Friday, June 27, 2014

Two-Church Loop

Holy Trinity, east of Devon, Alberta
When you live in Edmonton, dropping off a friend or loved one at the airport can be a hassle. The Edmonton International is a long piece south of the city—a 1.5 hour round trip, and that’s if the traffic is good. But I’ve found a way to make that trip much more enjoyable. Bring a bike—any wide-tired bike will do—and take the long way home: tack on a gravel loop ride around the farmland west of the airport.  

Friday, June 20, 2014

Cycling Amish

When I hear about the latest hi-tech cycling gizmo, like this Vanhawks smartbike, which features internal sensors, blind-spot monitors, and security devices (it’s a bike that is also a gizmo), it awakens my inner cycling Amish. I begin to feel my moustacheless beard sprout. I find myself instinctively resisting, even scoffing at, such so-called advances in technology.

Some Luddite part of me refuses to accept that a smartbike is a good idea. Yes, we have the technology to make it, but that doesn’t mean we need it or that it will improve my cycling experience. In fact, the more I think about the Vanhawks, the more I get an urge to pop a bonnet on my wife’s head, and move my family to rural Pennsylvania, where I can live out my days making furniture and pedalling my trusty ordinary to barn raisings and shaming ceremonies.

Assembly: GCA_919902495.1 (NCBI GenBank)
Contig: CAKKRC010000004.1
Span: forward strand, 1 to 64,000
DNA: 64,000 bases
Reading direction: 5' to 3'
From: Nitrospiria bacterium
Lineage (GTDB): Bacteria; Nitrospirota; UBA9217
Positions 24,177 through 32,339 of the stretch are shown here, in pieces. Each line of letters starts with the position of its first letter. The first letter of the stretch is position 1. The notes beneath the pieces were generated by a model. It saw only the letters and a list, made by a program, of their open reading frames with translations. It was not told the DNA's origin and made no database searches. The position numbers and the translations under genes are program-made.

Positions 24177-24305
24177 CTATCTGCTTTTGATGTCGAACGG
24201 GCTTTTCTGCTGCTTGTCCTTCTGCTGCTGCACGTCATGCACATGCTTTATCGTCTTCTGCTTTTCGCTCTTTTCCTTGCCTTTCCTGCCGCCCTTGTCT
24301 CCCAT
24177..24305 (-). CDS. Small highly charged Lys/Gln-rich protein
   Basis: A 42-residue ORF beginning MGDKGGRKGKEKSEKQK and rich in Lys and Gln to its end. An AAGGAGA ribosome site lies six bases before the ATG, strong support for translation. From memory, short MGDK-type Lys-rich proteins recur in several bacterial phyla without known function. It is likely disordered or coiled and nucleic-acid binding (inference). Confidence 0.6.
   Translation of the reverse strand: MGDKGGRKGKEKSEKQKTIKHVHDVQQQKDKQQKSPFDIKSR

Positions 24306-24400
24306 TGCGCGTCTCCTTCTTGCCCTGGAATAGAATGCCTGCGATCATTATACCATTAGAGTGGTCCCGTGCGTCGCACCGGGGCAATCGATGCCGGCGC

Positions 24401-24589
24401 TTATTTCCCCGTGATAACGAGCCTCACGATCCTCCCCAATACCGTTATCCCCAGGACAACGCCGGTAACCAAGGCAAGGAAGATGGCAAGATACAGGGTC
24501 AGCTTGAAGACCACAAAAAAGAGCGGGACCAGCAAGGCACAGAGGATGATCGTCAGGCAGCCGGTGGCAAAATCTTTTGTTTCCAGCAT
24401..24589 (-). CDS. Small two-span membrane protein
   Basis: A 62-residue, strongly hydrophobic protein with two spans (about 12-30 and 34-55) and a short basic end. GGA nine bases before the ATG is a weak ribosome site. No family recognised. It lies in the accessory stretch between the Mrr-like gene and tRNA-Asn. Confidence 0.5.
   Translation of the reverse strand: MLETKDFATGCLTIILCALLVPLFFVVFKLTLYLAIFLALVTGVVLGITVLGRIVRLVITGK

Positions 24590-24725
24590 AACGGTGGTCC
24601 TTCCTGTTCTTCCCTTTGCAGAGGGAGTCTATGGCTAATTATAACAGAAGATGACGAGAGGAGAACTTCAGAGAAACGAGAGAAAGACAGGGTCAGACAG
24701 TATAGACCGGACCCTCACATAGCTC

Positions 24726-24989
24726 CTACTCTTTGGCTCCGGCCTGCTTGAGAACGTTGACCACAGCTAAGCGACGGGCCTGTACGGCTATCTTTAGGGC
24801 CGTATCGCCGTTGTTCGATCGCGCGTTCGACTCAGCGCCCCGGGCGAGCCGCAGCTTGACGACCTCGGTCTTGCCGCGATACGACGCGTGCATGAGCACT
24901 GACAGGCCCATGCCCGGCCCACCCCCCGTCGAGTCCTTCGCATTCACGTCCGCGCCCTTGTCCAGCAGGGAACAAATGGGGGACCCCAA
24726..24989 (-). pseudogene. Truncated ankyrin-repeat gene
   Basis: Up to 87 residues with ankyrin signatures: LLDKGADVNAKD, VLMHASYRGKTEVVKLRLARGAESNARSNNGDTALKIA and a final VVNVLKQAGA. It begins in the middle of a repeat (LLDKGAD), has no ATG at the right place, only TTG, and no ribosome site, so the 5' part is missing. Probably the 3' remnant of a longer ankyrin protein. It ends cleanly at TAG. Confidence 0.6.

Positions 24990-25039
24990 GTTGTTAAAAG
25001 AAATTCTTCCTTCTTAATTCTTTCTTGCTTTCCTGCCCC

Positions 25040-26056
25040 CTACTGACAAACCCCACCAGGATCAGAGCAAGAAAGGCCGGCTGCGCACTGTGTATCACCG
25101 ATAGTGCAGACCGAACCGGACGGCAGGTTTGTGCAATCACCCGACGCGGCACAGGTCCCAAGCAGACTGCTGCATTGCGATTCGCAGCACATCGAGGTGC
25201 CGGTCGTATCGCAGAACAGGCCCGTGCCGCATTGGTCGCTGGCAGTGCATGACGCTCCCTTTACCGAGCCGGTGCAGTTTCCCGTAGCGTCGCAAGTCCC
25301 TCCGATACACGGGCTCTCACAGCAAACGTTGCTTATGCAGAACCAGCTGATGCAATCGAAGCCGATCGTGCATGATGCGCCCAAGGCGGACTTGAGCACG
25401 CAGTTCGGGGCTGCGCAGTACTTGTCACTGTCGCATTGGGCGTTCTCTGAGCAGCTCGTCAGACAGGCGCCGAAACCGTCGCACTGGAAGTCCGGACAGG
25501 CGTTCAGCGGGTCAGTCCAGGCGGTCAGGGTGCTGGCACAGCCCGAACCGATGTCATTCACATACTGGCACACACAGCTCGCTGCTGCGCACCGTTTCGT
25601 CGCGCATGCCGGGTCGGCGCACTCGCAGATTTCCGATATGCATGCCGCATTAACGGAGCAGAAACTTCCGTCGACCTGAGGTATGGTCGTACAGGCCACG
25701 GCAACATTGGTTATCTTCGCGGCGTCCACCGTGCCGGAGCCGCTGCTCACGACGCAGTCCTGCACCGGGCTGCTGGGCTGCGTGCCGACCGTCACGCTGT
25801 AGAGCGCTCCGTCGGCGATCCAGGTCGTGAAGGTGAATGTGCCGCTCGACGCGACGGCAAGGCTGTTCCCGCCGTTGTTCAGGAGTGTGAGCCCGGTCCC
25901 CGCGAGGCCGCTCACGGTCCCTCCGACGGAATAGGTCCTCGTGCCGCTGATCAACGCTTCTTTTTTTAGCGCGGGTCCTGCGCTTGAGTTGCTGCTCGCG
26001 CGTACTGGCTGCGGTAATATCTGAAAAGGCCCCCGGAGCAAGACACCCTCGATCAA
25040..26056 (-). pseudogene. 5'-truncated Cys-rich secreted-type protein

Saturday, June 7, 2014

Ciclovía Edmontonia?

Ottawa’s got one. So does Vancouver. Portland. Baltimore. Washington. Even Winnipeg. I’m talking about a Ciclovía—that is, a dedicated day of the week or day of the month or summer or even year when select streets of an urban area are closed to automobile traffic and wide open to cyclists, pedestrians, roller-bladers, runners—all manner of folks not in motorized vehicles. This phenomenon is also known as “Open Streets.”

The Ciclovía originated in Bogota, Columbia, in the 1980s and the practice there has grown to the point where over two million citizens, in various Columbian cities, take to the car-less streets each Sunday between 7 am and 2 pm. And Ciclovía-type events have spread, springing up in cities around the world. Last May, for instance, when I was in Washington, DC, I spent part of a lovely Sunday riding down the middle of the Rock Creek Parkway, which is a busy car-commuter corridor during the week and a beautiful, tree-lined bicycle-only road on Sundays.

In Canada, the longest running Ciclovía-type event is probably the Sunday Bikedays Program in Ottawa, where, for decades, each Sunday in the summer over 50 km of roads from the heart of the city to Gatineau Park are closed to car traffic. Some cities, such as Winnipeg, make this a once-a-year deal. Sometimes, a one-off event grows into a more regular one, like Portland’s Sunday Parkways.